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Approved by Congress in 1993, the Discovery Program ushered in a new concept for low-cost science exploration within our solar system — competitively selected missions led by a principal investigator (PI) with an established cost cap and high-value, focused studies.

The New Frontiers Program, established in 2002, followed the Discovery model of competitive selection and PI-led teams but provides a method for selecting medium-class missions with specific exploration objectives determined top-priority within the planetary science community and identified in the Decadal Survey.

The NASA History Office is currently collecting oral history interviews to document the experiences of individuals who have dedicated their time and expertise to the Discovery and New Frontiers planetary exploration missions, including lessons learned, science objectives and methodologies, mission proposal processes, team dynamics, and management decisions.

The interview transcripts presented here also include some that were conducted as part of the Science Mission Directorate Oral History Project in 2017-2018, and those collected by Dr. Susan Niebur, Discovery Program Scientist at NASA Headquarters (2003-2006), as background for her publication, NASA’s Discovery Program, The First Twenty Years of Competitive Planetary Exploration.

The current project to collect Discovery and New Frontiers oral histories is ongoing, and more transcripts will be made available as they are finalized and archived.

Michael A’Hearn3/11/09Deep Impact, EPOXIPrincipal Investigator
Judith Allton8/10/17, 10/12/17GenesisSolar Wind Sample Curator
Daniel R. Andrews6/8/22, 10/4/22LCROSS/Lunar Reconnaissance OrbiterProject Manager
Ken Atkins8/10/09StardustProject Manager
Sami Asmar4/21/22GRAILProject Scientist
Shari E. Asplund6/1/22Discovery Program OfficeEducation and Public Outreach
W. Bruce Banerdt7/19/22InSightPrincipal Investigator
Kirk D. Barrow2/27/23Stardust, GenesisSafety, Mission Assurance
Peter D. Bedini7/9/2009MESSENGERProject Manager
Steven Brody6/9/22Discovery Program Office
Lunar Prospector, Genesis, Deep Impact
Program Executive
Nagin Cox7/26/22InSightProposal Manager
Lindy Elkins-Tanton5/5/23, 7/7/23PsychePrincipal Investigator
James B. Garvin2/9/22, 4/20/22NEAR-Shoemaker,
Chief Scientist, HQ & Goddard, Principal Investigator
Matthew Golombek8/9/22InSightLanding Site Lead
Paul L. Hertz3/1/22NASA Headquarters
Discovery Program Office
, Science Mission Directorate
SMD Chief Scientist
Discovery Program Scientist
Director of Astrophysics
Ed Hirst6/27/23Genesis, Stardust, JunoMission Planning, Mission Systems Engineer, Project Manager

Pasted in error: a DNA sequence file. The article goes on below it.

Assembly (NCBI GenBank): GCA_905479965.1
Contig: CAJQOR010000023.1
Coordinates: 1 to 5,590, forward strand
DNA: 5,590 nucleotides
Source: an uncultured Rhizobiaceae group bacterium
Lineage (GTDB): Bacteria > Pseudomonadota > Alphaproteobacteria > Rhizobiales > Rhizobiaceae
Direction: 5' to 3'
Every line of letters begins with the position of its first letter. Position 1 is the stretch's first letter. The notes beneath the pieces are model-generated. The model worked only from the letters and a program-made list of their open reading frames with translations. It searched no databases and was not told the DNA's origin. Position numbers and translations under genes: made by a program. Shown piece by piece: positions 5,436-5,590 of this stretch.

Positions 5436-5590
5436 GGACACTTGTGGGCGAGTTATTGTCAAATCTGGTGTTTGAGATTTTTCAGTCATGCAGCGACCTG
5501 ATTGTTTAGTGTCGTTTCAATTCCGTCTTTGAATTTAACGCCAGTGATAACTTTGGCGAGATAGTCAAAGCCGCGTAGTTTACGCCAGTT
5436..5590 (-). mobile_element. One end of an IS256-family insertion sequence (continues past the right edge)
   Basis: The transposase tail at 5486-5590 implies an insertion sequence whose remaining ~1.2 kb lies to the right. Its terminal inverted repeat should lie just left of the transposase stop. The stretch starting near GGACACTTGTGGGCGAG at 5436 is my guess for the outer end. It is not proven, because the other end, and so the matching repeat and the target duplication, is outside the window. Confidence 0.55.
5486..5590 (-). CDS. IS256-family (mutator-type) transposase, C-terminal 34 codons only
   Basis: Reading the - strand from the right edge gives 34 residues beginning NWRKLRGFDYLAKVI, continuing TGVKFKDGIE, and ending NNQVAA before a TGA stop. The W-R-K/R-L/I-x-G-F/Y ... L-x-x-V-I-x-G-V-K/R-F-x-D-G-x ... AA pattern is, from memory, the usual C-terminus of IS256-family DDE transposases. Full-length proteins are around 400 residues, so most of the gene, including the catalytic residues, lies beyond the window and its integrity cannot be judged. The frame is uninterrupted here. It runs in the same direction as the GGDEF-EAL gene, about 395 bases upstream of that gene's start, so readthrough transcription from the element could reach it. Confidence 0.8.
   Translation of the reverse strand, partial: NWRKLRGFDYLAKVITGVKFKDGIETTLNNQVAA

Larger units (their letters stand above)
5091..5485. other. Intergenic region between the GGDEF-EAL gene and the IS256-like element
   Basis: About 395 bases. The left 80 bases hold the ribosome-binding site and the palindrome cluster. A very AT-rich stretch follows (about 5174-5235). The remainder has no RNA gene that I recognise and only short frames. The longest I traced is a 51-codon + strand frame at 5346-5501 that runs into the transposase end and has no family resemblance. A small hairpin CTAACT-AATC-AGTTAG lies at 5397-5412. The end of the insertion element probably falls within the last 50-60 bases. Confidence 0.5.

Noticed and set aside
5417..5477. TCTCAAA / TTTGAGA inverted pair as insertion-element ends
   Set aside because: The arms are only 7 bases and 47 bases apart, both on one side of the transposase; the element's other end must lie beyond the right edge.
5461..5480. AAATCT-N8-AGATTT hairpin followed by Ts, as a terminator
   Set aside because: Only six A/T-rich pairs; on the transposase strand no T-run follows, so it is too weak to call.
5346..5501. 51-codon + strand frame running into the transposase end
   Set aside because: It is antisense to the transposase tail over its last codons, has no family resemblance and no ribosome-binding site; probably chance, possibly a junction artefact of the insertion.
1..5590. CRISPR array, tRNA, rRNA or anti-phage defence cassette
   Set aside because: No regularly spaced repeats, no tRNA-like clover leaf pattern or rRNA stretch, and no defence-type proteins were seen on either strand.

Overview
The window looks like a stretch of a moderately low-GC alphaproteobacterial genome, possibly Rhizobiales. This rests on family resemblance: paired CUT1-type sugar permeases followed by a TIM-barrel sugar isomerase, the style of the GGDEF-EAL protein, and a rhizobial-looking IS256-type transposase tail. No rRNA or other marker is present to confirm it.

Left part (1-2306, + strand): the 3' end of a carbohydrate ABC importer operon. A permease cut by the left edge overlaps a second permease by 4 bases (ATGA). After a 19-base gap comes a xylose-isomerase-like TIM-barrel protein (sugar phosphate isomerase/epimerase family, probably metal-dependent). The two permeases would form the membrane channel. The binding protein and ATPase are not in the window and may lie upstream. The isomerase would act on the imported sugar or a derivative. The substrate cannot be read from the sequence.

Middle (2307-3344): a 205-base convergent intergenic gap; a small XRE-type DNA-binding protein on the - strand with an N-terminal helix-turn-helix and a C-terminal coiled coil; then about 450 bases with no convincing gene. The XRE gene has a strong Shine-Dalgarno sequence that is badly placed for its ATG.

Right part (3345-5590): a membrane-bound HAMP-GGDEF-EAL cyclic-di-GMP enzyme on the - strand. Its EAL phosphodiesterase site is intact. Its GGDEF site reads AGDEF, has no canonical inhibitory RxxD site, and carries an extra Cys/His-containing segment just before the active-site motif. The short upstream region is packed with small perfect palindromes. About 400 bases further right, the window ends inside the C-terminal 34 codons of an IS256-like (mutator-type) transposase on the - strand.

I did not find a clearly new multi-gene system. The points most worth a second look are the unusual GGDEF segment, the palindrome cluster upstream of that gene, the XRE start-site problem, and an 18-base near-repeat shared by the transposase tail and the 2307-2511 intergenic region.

Tom Hoffman8/1/22, 2/17/23Stardust, GRAIL, InSightFlight System Manager
Deputy Project Manager
Project Manager
Scott Hubbard8/22/17, 8/20/18, 11/13/18Lunar ProspectorMission Manager
Troy L. Hudson7/10/23InSightInstrument System Engineer
Wesley T. Huntress1/9/03NASA HeadquartersDirector, Solar System Exploration Division; Assoc. Administrator, Space Science
Donald E. Jennings6/9/17New Horizons, OSIRIS-RExCo-Investigator
David J. Lawrence1/12/24MESSENGER, Psyche, MEGANE (MMX), Dragonfly, DawnScience Lead, Gamma-Ray and Neutron Spectrometer
David H. Lehman9/7/21GRAILProject Manager
Lucy Ann McFadden6/9/17NEAR-Shoemaker
Deep Impact/EPOXI
Science Team
Michael H. New2/23/22, 4/6/22NASA Headquarters,
Discovery Program Office
Lead Program Scientist
Keith S. Noll7/27/23LucyProject Scientist
David Oh6/22/23PsycheChief Engineer
Humphrey Price4/20/22GRAILProject System Engineer
Michael P. Saunders5/11/22NASA Headquarters,
Discovery Program Office
Program Manager
S. Alan Stern4/15/08New HorizonsPrincipal Investigator
Faith Vilas3/21/22NASA Headquarters, Discovery Program ScientistPlanetary Astronomer
Richard R. Vondrak6/8/17Lunar Reconnaissance OrbiterProject Scientist
Roger C. Wiens5/2/23
GenesisLos Alamos National Laboratory Project Lead and Co-Investigator
The transcripts available on this site are created from audio-recorded oral history interviews. To preserve the integrity of the audio record, the transcripts are presented with limited revisions and thus reflect the candid conversational style of the oral history format. Brackets and ellipses indicate where the text has been annotated or edited for clarity. Any personal opinions expressed in the interviews should not be considered the official views or opinions of NASA, the NASA History Office, NASA historians, or staff members.